These are things that people will do when they react to stress.
What are subjective responses to stress?
Now the subjective response to stress has to do with how you’re feeling about it. Oftentimes you’ll get the fear reaction which causes the body to react in a way that’s very stressful which is an increase in adrenalin ultimately increasing cortisol which is a detrimental chemical in your body that can actually, long-term, cause problems with white blood cells, breaking them apart and causing people to have heart attacks and strokes.
Are there other types of subjective responses?
Another way you deal with stress as a subjective response is anger or rage. You get frustrated that you’re feeling stress for so long. You’re not able to get help. You feel like you’re on a short fuse where, you know, you can’t deal with your children or you can’t deal with your husband you just get angry and the easiest emotion to deal with is rage.
Another subjective response is guilt. Oftentimes, when people are stressed out they’ll have a child that is crying and yelling and when they’re feeling okay they’re able to deal and calm the child. But if they’re not able to calm the child sometimes you feel like wringing their neck. When you feel like wringing their neck oftentimes you start feeling guilty about the feeling of wringing their neck and then you have more stress. It’s not like you’re going to kill them but the feeling of just wanting to have them stop crying can be so overwhelming that they can feel this overwhelming sense of guilt. And then oftentimes people will feel so helpless that they can’t get over the stress that they’ll start feeling ashamed.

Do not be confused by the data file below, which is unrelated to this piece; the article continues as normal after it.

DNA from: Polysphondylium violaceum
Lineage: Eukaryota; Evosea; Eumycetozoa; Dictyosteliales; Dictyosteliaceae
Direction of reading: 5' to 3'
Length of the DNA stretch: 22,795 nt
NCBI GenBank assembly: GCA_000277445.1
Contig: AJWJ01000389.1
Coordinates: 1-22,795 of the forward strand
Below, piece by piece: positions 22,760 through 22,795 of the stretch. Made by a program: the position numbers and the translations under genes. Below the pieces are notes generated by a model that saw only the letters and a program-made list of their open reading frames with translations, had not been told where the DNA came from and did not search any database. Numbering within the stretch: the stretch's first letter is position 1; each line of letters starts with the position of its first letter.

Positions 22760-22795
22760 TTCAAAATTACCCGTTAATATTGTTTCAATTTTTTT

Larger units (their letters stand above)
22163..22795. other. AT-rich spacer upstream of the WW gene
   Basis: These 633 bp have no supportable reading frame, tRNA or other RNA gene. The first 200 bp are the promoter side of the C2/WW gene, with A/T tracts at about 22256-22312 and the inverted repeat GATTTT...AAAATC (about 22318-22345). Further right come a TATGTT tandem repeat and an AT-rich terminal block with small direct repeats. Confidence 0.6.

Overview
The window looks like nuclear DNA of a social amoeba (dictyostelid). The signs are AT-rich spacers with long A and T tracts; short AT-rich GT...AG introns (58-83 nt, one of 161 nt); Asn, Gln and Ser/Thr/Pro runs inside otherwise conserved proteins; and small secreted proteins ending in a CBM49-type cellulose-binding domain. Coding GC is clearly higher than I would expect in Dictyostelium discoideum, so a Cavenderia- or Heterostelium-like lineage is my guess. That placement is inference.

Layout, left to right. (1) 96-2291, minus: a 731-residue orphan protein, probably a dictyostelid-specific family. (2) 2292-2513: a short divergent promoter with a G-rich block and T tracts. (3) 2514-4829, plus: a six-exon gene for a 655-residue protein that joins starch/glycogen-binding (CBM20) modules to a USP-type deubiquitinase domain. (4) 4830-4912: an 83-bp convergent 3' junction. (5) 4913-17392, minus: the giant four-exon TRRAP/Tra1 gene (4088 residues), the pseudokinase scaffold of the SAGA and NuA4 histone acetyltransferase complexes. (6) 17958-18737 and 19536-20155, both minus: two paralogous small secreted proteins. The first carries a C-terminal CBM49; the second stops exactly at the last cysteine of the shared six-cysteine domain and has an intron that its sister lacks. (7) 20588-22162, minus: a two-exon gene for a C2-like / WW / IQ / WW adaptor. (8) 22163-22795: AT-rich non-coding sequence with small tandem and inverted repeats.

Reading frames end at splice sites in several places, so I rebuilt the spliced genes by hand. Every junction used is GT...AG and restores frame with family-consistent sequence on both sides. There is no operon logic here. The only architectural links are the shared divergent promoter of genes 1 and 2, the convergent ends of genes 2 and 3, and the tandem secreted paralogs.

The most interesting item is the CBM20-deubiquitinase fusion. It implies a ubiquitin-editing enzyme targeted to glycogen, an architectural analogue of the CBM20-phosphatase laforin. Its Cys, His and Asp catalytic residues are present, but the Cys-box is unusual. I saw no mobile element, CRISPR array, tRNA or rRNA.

At what point should someone seek medical help for stress?
If your stress lasts for more than two weeks with ongoing thoughts of constant thinking about what you have to do or worrying and you’re feeling like you can’t relax, you’re not sleeping well, you’re not able to concentrate all that well, these are signs that you need help.
How can I deal with my stress?
Now the help you can get doesn’t have to come from a psychiatrist or a psychologist. I mean you can go run around the block for about 25 minutes every single day or walk for 10 minutes if that’s all you can do or take yoga or do whatever it takes to make yourself feel … take a vacation for two or three days can sometimes bring you back into feeling better.
What else can I do to start feeling less stressed?
When you exercise you bring up your endorphin level. Endorphins in your body actually help you feel a sense of well-being. Your heart’s in good shape. Your vessels are opening up. You’re able to feel and be better. If you’re feeling bad I think you owe it to yourself to start feeling better. And I think that you do. I think that you shouldn’t let the idea of going to a psychiatrist and making you feel like you’re going to a psychiatrist is a bad thing. I think what you should look at is how you’re going to feel better.
For More Information
To learn more about Sharp's mental health services or to find a Sharp-affiliated doctor, search for a San Diego psychiatrist or call 1-800-82-SHARP (1-800-827-4277), Monday through Friday, 8 am to 6 pm. To find general information about mental health, visit Mental Health Disorders in Adult Health or read the Mental Health News archive.